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I would like to prove upper and lower bounds on $|\cos(x) - \cos(y)|$ in terms of $|x-y|$. I was able to show that $|\cos(x) - \cos(y)| \leq |x - y|$. I'm stuck on the lower bound. Does anyone know how to approach this?

Update: Over the interval $[0,\pi/2]$, I was able to show that $|\cos(x) - \cos(y)| \geq \frac{2 \min(x,y)}{\pi}|x-y|$. But I would like a lower bound that holds for any interval.

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    $\begingroup$ The maximum length of an interval of injectivity for $\cos$ is $\pi$ so you won't be able to get any non zero bound on an interval of higher length, and of course even on intervals of small length like $(-\epsilon, \epsilon)$ say, you cannot get a non zero lower bound since $\cos$ is not injective there $\endgroup$
    – Conrad
    Commented Mar 29, 2022 at 4:06
  • $\begingroup$ Your example $\frac{2 \min(x,y)}{\pi}|x-y|$ is not in terms of $|x-y|$. It depends separately on $x$ and $y$, is not a function of $|x-y|$. So do you want it or not in terms of $|x-y|$ $\endgroup$
    – jjagmath
    Commented Apr 8, 2022 at 18:18

4 Answers 4

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I don't have enough reputation to comment so I apologize that this had to be an answer. I know that's probably not what you are looking for maybe because it's so easy, but $-\left|x-y\right|$ works because:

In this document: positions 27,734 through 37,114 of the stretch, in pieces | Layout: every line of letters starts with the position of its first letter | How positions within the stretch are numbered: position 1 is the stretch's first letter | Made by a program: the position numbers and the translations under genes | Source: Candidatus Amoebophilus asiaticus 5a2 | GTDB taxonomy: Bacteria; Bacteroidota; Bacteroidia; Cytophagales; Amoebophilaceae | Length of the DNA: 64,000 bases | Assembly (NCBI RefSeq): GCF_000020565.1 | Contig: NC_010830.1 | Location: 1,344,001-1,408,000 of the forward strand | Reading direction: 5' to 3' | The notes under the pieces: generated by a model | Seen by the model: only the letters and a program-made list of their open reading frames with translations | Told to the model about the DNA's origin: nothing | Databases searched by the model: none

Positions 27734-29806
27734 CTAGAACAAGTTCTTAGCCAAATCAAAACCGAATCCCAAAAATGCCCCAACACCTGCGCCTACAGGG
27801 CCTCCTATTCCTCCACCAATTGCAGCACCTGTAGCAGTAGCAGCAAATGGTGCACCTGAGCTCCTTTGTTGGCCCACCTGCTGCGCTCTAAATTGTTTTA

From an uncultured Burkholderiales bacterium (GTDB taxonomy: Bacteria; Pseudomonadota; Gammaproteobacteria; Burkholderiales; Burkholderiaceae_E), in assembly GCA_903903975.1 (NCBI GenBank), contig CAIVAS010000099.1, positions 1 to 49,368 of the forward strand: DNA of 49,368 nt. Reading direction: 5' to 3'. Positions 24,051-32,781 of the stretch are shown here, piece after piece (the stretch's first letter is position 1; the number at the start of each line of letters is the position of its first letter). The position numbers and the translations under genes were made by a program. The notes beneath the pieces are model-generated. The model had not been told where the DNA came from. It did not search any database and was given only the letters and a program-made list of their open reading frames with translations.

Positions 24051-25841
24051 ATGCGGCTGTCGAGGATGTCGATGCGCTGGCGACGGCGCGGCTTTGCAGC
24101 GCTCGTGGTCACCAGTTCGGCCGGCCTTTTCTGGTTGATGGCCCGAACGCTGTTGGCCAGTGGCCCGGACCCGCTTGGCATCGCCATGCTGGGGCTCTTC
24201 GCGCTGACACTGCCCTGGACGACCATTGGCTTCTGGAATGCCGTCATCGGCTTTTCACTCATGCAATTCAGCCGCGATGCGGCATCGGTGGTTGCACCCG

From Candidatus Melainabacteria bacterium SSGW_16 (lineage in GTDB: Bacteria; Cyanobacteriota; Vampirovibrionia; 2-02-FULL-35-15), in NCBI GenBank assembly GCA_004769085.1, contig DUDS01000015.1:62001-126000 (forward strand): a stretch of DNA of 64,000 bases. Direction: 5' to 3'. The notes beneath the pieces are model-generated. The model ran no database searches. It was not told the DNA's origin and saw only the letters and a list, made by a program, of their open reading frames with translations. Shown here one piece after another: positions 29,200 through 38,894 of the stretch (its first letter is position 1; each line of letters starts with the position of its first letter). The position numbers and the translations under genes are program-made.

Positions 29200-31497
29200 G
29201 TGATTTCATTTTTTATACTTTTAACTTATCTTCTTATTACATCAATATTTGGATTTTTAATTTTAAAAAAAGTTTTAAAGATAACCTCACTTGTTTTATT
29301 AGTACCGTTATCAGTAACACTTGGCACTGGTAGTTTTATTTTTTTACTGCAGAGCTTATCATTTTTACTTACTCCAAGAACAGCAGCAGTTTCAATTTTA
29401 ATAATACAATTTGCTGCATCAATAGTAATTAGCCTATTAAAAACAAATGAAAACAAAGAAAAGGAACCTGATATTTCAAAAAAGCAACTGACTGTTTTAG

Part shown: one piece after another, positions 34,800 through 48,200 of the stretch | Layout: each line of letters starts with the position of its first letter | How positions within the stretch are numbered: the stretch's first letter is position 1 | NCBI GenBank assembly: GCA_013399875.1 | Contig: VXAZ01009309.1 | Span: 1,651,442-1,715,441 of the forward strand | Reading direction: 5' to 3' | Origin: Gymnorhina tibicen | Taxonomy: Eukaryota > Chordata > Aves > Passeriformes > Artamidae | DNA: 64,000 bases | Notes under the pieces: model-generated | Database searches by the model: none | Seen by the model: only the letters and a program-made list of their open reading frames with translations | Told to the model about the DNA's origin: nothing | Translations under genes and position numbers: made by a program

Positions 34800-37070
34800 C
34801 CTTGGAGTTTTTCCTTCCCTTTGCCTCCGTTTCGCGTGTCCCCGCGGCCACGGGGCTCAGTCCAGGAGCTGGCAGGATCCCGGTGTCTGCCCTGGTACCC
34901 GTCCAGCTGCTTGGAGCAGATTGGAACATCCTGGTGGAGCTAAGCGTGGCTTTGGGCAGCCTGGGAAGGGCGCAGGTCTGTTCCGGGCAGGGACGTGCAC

\begin{eqnarray} -\left|x-y\right| \leq 0 \leq \left|\cos(x) - \cos(y)\right| \end{eqnarray}

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  • $\begingroup$ Well, it's not wrong, but how is that better than $0$? $\endgroup$
    – Brian Tung
    Commented Mar 29, 2022 at 4:06
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    $\begingroup$ It may be not better and that's why I said it might not be what the OP is looking for but at least it answers the question as it is a lower bound in terms of $|x-y|$. $\endgroup$
    – user955932
    Commented Mar 29, 2022 at 4:32
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    $\begingroup$ $0$ is also in terms of $|x-y|$, strictly speaking. :-) Meaning, more precisely, that it is a function of $|x-y|$. The fact that it is a constant function doesn't make it not one. $\endgroup$
    – Brian Tung
    Commented Mar 29, 2022 at 5:37
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You might consider this a "satisfactory" answer instead of the obvious $0$ and $-|x-y|$.

What we want to achieve first here is find some $f\left|t\right|$ so $\left|\cos t \right|=\cos|t| \geq f\left|t\right|$ is a strict inequality.

We know $\cos|t|$, at it's lowest, is $0$ when $|t|$ is an odd multiple of $\dfrac{\pi}{2}$ i.e $\cos|t|=0 \Leftrightarrow |t|=\dfrac{(2n+1)\pi}{2}$ for some $n \in \mathbb{N}$.

To get a handle on $|t|$ we solve for $n$:

$n= \dfrac{\dfrac{2|t|}{\pi}-1}{2} = \dfrac{2|t|-\pi}{2\pi}$

So, in that case:

$\cos|t| \geq |t|-\dfrac{\left( 2\cdot \dfrac{2|t|-\pi}{2\pi}+1\right)\pi}{2}$

Same argument can be done when $\cos|t|$ is at its max of $1$ where $|t|=n\pi$ for some $n \in \mathbb{N}$:

$n= \dfrac{|t|}{\pi}$

So, in that case: